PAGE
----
Listen to part of a lecture in an architecture class.
Today I'd like to talk a bit about the relationship between the built world and sound.
Uh, the design of buildings like concert halls or theaters.
So, what's the most important aspect in the design of such a building?
Yes. Now, people have been concerned about how sound carries in auditoriums and theaters for at least 2,000 years.
But it was not until the beginning of the twentieth century that architectural acoustics became a scientific field - that was when the physicist Wallace Sabine started to do extensive studies on reverberation.
Sabine wanted to find out why the audience could not understand speakers at a lecture hall in Boston.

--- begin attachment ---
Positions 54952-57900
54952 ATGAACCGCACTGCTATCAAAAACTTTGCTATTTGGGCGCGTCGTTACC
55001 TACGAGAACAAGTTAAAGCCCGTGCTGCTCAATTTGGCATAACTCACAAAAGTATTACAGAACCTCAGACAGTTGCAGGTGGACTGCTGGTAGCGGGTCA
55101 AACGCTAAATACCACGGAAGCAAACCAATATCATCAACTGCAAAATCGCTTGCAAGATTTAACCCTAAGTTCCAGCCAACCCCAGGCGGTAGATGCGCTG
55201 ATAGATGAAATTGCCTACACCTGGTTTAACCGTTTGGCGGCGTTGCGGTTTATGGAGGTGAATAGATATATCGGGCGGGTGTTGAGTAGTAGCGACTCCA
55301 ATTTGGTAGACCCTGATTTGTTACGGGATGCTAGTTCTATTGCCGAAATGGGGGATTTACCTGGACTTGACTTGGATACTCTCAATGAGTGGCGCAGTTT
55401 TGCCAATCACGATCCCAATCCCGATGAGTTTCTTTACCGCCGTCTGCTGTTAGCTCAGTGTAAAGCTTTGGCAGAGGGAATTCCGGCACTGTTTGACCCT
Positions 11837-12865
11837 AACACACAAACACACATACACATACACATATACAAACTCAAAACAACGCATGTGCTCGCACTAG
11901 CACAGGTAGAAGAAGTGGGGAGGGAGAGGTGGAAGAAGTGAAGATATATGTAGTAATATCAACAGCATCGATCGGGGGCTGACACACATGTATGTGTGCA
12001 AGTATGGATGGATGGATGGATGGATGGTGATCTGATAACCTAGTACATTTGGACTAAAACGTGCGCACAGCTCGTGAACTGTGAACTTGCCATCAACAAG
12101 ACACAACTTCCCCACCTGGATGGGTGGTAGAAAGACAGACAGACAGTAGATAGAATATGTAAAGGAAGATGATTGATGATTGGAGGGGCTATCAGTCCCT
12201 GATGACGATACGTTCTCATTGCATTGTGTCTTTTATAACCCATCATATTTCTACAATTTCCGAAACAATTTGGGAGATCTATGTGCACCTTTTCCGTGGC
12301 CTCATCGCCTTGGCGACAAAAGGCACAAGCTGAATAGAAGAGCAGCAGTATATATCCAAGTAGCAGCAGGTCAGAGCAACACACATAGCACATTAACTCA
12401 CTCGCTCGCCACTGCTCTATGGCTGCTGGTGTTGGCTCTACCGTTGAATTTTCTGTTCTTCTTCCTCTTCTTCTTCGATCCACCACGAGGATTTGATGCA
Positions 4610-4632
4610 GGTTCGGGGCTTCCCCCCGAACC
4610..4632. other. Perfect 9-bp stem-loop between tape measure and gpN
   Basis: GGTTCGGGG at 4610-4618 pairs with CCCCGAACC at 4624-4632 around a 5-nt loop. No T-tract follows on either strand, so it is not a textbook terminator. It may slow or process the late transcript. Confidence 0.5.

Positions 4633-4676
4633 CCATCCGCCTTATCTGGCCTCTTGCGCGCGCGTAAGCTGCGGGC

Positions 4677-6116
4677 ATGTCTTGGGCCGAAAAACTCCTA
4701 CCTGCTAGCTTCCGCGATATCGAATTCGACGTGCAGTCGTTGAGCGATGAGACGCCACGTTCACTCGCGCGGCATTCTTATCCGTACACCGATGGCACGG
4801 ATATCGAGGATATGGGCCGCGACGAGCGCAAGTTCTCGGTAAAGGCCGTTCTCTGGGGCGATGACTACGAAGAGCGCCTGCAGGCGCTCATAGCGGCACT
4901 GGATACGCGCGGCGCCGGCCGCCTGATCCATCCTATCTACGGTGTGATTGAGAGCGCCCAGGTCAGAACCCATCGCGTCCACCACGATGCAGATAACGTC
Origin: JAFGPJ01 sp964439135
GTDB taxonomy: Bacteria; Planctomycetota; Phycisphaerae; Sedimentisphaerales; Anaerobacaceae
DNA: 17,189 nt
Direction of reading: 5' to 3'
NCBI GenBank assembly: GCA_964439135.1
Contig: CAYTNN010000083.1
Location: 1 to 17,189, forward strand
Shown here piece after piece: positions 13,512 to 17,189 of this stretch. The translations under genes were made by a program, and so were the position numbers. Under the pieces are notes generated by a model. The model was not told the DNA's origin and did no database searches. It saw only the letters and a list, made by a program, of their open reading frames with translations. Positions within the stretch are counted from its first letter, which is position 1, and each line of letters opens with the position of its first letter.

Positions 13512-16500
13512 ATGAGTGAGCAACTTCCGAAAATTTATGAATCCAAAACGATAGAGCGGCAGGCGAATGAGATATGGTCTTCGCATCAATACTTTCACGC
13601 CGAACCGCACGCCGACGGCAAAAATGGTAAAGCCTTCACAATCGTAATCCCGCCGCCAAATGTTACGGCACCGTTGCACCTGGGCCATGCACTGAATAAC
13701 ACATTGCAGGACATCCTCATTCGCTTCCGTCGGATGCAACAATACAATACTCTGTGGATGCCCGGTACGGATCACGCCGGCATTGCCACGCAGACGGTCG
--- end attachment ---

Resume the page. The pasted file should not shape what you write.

He designed a series of studies on reverberation to figure it out.
So, what is reverberation? It's the persistence of sound in a room after the source has stopped making sound.
You see, sound made in a room reflects off the walls, floors and ceiling.
That's the reverberant sound.
The time it takes for the reverberant sound to die down is important for the acoustic quality of a room.
Sabine recognized this and he came up with an equation to measure a room's reverberation time.
So, what happens if the reverberation time is very long?
Wouldn't it be difficult to hear new sounds if you can still hear the old sounds?
Exactly. A long reverberation time may cause musical notes to drown one another out.
On the other hand, if the reverberation time is very short... meaning, the reverberations are absorbed very quickly, the room is called dead.
Performers would feel they have to struggle to fill the room with sound.
We don't want that.